Effect of Immune Challenge on Different Genotypes: How Sick Do They Get?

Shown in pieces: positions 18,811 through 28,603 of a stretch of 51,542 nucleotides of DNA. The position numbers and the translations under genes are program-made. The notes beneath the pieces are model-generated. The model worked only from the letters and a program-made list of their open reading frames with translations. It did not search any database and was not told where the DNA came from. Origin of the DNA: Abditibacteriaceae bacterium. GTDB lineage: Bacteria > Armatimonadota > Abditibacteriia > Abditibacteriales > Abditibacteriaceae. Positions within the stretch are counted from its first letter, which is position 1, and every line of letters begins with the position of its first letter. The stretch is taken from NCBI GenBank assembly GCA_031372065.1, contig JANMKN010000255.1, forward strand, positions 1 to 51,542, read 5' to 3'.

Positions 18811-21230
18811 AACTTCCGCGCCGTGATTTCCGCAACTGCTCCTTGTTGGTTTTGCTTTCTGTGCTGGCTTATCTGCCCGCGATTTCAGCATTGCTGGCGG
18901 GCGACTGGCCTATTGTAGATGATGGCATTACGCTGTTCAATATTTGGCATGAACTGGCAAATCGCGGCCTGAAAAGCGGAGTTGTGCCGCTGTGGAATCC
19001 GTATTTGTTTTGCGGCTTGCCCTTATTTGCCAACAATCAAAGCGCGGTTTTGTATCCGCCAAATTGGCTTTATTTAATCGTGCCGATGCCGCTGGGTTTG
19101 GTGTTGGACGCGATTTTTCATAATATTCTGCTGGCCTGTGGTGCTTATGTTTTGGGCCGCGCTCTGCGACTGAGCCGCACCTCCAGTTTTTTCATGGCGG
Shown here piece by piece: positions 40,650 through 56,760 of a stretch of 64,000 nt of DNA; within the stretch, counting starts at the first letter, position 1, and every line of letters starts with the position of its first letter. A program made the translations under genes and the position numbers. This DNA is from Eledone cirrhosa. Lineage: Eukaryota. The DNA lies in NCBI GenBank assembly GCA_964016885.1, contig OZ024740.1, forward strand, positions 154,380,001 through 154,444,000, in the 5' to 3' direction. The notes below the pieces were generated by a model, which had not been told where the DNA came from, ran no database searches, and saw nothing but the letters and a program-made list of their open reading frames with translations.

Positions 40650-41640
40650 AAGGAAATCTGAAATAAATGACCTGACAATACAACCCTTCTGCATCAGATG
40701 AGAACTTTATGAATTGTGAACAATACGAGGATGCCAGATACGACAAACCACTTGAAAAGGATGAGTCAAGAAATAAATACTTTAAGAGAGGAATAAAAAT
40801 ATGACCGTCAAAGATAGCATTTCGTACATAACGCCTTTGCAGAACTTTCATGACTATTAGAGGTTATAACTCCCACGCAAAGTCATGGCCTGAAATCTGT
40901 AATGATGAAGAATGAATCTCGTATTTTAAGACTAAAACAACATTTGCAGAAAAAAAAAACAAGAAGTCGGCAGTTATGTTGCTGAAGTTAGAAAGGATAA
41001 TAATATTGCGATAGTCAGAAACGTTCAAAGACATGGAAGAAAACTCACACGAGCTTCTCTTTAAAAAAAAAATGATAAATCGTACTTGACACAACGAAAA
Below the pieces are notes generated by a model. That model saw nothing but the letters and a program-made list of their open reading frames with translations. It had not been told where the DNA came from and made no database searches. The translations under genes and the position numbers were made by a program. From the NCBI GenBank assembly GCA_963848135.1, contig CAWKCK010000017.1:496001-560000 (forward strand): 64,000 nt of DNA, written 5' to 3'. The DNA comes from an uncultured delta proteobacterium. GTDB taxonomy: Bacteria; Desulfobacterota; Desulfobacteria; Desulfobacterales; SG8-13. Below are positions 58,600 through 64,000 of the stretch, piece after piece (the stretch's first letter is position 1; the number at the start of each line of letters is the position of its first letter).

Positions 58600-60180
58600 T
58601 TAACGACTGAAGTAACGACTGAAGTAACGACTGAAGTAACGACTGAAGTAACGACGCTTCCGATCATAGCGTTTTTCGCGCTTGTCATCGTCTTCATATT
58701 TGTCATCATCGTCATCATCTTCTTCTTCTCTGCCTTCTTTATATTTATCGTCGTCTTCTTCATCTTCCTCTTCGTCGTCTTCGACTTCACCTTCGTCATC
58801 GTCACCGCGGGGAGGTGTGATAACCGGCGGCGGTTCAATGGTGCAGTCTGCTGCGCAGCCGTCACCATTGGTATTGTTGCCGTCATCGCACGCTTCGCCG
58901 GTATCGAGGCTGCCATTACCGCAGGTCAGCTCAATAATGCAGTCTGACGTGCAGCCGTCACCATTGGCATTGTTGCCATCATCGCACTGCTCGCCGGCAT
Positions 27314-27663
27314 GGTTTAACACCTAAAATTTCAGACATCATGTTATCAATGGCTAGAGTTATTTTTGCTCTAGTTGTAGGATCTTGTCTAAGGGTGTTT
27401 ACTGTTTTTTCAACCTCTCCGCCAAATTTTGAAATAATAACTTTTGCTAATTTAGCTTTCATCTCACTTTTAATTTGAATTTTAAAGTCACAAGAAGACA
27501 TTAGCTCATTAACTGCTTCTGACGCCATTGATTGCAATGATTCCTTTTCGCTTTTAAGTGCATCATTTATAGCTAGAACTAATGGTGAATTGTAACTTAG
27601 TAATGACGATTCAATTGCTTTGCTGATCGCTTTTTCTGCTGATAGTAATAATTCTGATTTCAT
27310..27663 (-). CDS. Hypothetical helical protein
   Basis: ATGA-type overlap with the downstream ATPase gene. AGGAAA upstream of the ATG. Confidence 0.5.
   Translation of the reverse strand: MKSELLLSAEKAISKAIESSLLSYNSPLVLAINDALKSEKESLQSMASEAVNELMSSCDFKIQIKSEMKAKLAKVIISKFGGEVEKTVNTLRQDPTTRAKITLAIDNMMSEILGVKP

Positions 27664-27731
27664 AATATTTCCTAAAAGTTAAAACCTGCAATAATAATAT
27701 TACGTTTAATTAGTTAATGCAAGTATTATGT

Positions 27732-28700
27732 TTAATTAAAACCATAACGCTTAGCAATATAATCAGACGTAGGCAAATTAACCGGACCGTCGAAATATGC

Purdue University 1999 Swine Research Report. There is a significant economic incentive for pork producers to increase the efficiency of lean pork production. Environmental and disease stresses impose detrimental effects on food intake, lean muscle growth, and overall animal health. Even minimal immune challenges such as modified live vaccines may slow growth rate and feed intake. Furthermore, genetic lines of pigs selected for high rates of lean gain appear to be more susceptible to the detrimental effects of stress on animal performance (Frank et al., 1997). Thus it is important to identify genes which predispose animals to stress and disease, and to subsequently develop management strategies which minimize the impact of environmental and disease stressors on animal growth and well being. A gene that may be important in the regulation of feed intake and energy metabolism during disease stress is leptin. Leptin is a protein that is made by and secreted from fat cells (Pelleymounter et al., 1995; Halaas et al., 1995; Campfield et al., 1995; Houseknecht et al., 1996). Leptin works at the level of the brain to regulate food intake and energy expenditure in rodents and humans (Houseknecht et al., 1998). In rodents, an immune challenge causes leptin levels to rise, which sends a strong signal to the brain to stop eating and results in anorexia (Grunfeld et al., 1996; Sarraf et al., 1997). Pigs produce leptin (Bidwell et al., 1997), and it is possible that leptin concentrations change with stress or disease and may be important in regulating feed intake, growth rate and recovery from disease stress.